Maya Ulanovskaya is confirmed dead at the age of 87.
Maya was best known as a American-born Russian-Israeli political dissident.
Death was likely due to writer and translator.
Maya Ulanovskaya
Майя Александровна Улановская
Maya Ulanovskaya (circa 1955)
Maya Aleksandrovna Ulanovskaya

(1932-10-20) October 20, 1932 (age 87)
Other namesMaya Aleksandrovna Ulanovskaya, Maiia Ulanovskie, Maia Ulianovskaia, Maria Ulanovsky
CitizenshipSoviet Union
Occupationliterary critic, translator, teacher
MovementHuman rights movement in the Soviet Union
Spouse(s)Anatoly Yakobson
ChildrenAlexander Yakobson
Parent(s)Alexander Ulanovsky, Nadezhda Ulanovskaya
Maya Ulanovskaya, also known as Maiia Ulanovskie and Maria Ulanovsky (born in October 20, 1932), is an American-born Russian-Israeli who, with spouse Anatoly Yakobson, participated in the dissident movement in the USSR and became a professor, writer, and translator in Israel.
1 Background
2 Career
2.1 USSR
2.2 Israel
2.3 Hiss Case
3 Personal life
4 Works
5 See also
6 References
7 External sources
Soviet GRU spy Alexander Petrovich Ulanovsky was Ulanovskaya's father
Maya Aleksandrovna Ulanovskaya was born in New York City while her parents were stationed there as Soviet resident spies and Soviet intelligence officer illegals for the GRU. Her father was Alexander Ulanovsky (1891-1971). Her mother was Nadezhda Ulanovskaya (1903-1986). In a 1952 memoir, Whittaker Chambers, who reported to the Ulanovskys in the early 1930s, noted Nadezhda's pregnancy and also noted that Ulanovskaya had an older brother, "kept hostage at school in Russia (the boy was killed fighting against the Germans during the Nazi invasion)."
Details about Ulanovskaya's parents appeared in The Gulag Archipelago by Aleksandr Solzhenitsyn (here in 1974)
In 1948–1949, Ulanovskaya's parents were arrested on political charges. (Her parents were among those cited The Gulag Archipelago by Aleksandr Solzhenitsyn.)
In 1949, Ulanovskaya graduated from school and entered the Moscow Institute of Food Industry. At the institute, she meet members of and joined an underground anti-Stalinist organization, organized by students Boris Slutsky, Yevgeny Gurevich, and Vladilen Furman in 1950.
On February 7, 1951, the MGB arrested Ulanovskaya among 15 others. Just over a year later, on February 13, 1952, the Military Collegium of the USSR Supreme Court arrested sentenced her to 25 years in the Ozerlag (Озерлаг) MVD special camp, part of the Soviet GULAG labor camp system for political prisoners. Slutsky, Gurevich, and Furman received death sentences, ten received 25-year sentences, and three 10-year sentences. In February 1956, the case was revised, the term of imprisonment was reduced to five years, and she, along with other accomplices, was released under an amnesty.
In the 1960s - 1970s, Ulanovskaya worked at the Institute of Scientific Information on Social Sciences of the Russian Academy of Sciences (INION RAN) library in Moscow and participated in the human rights movement by reprinting samizdat, passing information abroad, etc.
Maya Ulanovskaya in Jerusalem (2010)
In 1973, Ulanovskaya emigrated with her husband and son to Israel. In 1974, she divorced her husband.
Ulanovskaya worked at the National Library in Jerusalem. She translated into Russian books from English (including some by Arthur Koestler), Hebrew, and Yiddish.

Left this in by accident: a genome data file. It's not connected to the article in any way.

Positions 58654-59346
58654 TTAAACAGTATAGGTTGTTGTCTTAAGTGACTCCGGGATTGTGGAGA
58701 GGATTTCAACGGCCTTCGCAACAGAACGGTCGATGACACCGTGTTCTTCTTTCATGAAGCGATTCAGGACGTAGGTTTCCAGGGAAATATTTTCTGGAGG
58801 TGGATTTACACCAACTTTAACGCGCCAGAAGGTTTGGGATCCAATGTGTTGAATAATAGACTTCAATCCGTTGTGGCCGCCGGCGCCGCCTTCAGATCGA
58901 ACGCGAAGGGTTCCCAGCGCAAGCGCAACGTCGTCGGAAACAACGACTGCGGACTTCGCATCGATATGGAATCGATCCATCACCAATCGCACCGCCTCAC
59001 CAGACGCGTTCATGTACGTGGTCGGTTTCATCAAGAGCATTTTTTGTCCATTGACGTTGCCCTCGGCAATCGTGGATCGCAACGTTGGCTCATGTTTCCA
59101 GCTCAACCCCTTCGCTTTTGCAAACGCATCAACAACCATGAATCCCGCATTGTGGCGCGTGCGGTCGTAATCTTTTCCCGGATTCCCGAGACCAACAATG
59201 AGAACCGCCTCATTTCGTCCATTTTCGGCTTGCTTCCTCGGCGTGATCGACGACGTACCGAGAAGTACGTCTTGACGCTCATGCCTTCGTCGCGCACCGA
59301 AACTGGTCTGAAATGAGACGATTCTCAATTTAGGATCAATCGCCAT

In 1989, Ulanovskaya received rehabilitation from the Plenum of the Supreme Court of the USSR
Rehabilitation, based on lack of an evidence and corpus delicti.
Hiss Case
Regarding the Hiss Case, Ulavoskaya's mother wrote (quoted from the new English edition of their memoir): My story has many parallels with that of Whittaker Chambers. We met the same people, and I can thus confirm his testimony.
Personal life
Israeli historian Alexander Yakobson (2009) is Ulanovskaya's son
In 1956, Ulanovskaya married Anatoly Yakobson; in 1959, they had a son, Alexander Yakobson.
In 1983, Ulanovskaya immigrated with her husband, son, and mother to Israel.
Ulanovskaya wrote a memoir with her mother that recounts the lives of two generations of their family.
The memoir provides details about:
The early espionage career of Whittaker Chambers, first documented in English by Allen Weinstein in his book Perjury: The Hiss-Chambers Case.
Stalinism and Soviet post-war youth
Women's history
Russian women writers
История одной семьи (translated History of One Family) (New York: Chalidze, 1982) (Russian)
История одной семьи (Moscow: Vest-VIMO, 1994)
История одной семьи (St. Petersburg: INAPRESS, 2003)
История одной семьи (St. Petersburg: INAPRESS, 2005)
The Family Story (2016) (Hannover, NH: Seven Arts/Lulu, 2016)
Jews in the culture of the Russian emigre (1995)
Internal Plan of Life (on Vladimir Gershuni) (1996)
Freedom and dogma: the life and work of Arthur Koestler (1996)
"Why Koestler?" (1997)
The Jewish National Library and its Russian Roots (1999)
On Anatoly Yacobson (2010)
The Serene Breathing of Sadness (2017) by Anatoly Yakobson (compiler)
Translations Hebrew to Russian:
The Book of Testimony (1989) by Abba Kovner = יום זה: מגילת עדות
Letters Yoni: portrait of a hero (1984) by Yonatan Netanyahu = מכתבי יוני
The Last Fight Yoni (2001) by Yonatan Netanyahu = הקרב האחרון של יוני
Translations English to Russian:
Thieves in the Night (1981) by Arthur Koestler
The Thirteenth Tribe (1998) by Arthur Koestler
Arrival and Departure (2017) by Arthur Koestler
Translations Yiddish to Russian:
My memories (2009, 2012) by Yechezkel Kotik = מיינע זכרונות
See also
Alexander Ulanovsky (father)
Nadezhda Ulanovskaya (mother)
Anatoly Yakobson (spouse)
Alexander Yakobson (son)
Human rights movement in the Soviet Union
Initiative Group for the Defense of Human Rights in the USSR
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